Album Review: Gucci Mane’s ‘Woptober’

Hermione Sylvester
BURSTOUT Contributor

Hermione is an English student at Queen Mary University in London, UK. She also is the music editor of CUB magazine, the university's arts and culture magazine.

The American Rapper, Gucci Man (real name - Radric Delantic Davis) has never been shy of controversy. Violent outbursts, stints in psychiatric hospital and a recent prison sentence are just some of the struggles he has had to overcome.

Recently being released from prison back in May, Mane has now been working in the studio – releasing Everybody Looking in July and now Woptober.  

It opens with the swaggering, muscle flexing ‘Intro: Fuck 12’, where Mane brags: “I made more money than them and I was in jail cell”. It’s a confident start to an album that juxtaposes this narcissism with confessional-like stories that are raw and self-effacing (‘Dirty Lil Ni**a’), which makes you wonder if the egotistical Mane is genuine.  

Unfortunately, this intrigue soon evaporates. As the album progresses, it slogs along with the same lethargic beat. There’s no imaginative turning point or change in tone. Tracks like ‘Love her Body’ and ‘The Left’ seem dated and reminded me of Flo Rida’s 808-drum beats in his song ‘Low’. I wouldn’t take that as a compliment.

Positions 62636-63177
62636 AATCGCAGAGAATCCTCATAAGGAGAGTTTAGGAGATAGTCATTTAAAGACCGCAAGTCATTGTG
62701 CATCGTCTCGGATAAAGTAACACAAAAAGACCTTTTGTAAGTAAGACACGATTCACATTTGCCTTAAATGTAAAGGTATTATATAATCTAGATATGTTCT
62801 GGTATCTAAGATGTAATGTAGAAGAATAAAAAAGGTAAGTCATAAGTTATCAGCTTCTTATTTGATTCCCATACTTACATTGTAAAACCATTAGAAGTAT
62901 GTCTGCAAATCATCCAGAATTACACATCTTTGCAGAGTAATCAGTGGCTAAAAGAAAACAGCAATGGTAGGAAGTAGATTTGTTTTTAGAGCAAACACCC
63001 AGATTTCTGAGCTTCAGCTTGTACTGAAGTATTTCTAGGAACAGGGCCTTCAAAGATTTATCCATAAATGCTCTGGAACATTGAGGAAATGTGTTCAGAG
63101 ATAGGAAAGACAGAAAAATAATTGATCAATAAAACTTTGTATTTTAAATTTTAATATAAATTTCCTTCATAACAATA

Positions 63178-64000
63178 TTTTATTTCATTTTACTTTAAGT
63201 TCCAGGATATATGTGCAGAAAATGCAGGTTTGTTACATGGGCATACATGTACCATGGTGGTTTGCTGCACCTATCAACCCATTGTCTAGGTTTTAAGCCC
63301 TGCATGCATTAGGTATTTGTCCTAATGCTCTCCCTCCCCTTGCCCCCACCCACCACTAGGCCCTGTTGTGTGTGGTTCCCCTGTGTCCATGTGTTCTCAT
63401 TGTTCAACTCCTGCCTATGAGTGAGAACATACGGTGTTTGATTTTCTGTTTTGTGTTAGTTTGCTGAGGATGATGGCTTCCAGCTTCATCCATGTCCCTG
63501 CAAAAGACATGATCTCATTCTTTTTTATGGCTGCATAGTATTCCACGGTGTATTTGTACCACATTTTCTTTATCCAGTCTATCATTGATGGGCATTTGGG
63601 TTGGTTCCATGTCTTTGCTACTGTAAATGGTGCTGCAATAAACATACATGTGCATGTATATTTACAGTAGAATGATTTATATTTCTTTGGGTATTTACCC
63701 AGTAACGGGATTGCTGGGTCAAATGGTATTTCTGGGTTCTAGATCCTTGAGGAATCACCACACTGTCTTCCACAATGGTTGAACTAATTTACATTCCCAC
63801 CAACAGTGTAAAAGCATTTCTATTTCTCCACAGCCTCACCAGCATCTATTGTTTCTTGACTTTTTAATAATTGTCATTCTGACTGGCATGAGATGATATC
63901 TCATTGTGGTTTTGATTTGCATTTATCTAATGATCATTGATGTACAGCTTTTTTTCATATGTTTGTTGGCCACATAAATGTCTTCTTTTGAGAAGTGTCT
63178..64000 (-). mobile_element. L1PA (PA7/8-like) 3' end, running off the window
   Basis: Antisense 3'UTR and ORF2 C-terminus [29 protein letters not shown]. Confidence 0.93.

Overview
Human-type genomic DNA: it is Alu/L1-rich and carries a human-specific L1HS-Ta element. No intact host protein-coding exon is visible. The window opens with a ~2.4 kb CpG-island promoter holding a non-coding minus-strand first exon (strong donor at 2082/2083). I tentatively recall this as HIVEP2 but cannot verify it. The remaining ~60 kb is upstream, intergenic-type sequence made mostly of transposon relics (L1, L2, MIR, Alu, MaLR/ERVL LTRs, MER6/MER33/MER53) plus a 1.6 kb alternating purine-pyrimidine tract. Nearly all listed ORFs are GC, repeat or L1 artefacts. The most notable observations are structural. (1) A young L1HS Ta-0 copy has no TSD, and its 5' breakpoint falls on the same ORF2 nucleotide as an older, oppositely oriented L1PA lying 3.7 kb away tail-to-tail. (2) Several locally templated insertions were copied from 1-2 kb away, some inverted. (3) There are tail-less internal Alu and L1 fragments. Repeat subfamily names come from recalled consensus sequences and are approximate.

It is all end with the song ‘Addicted’, where the recurring line “Hi my name is Gucci Mane, I'm addicted to everything” acts as a hook to every verse. Mane tries to come face to face with his addiction – “But I can't blame nobody but myself, it starts with myself”. Tragedy also lurks with every corner, where the repetition of the hook suggests it’s a constant and recurring battle. It’s a dignified song that has stripped away the bravado of the opener to reveal the raw truth of Mane’s personal demons. It’s the album’s highlight.  

VERDICT: Dull at times, but the revealing tales and honorable revelations is enough to keep this album afloat. Just.  


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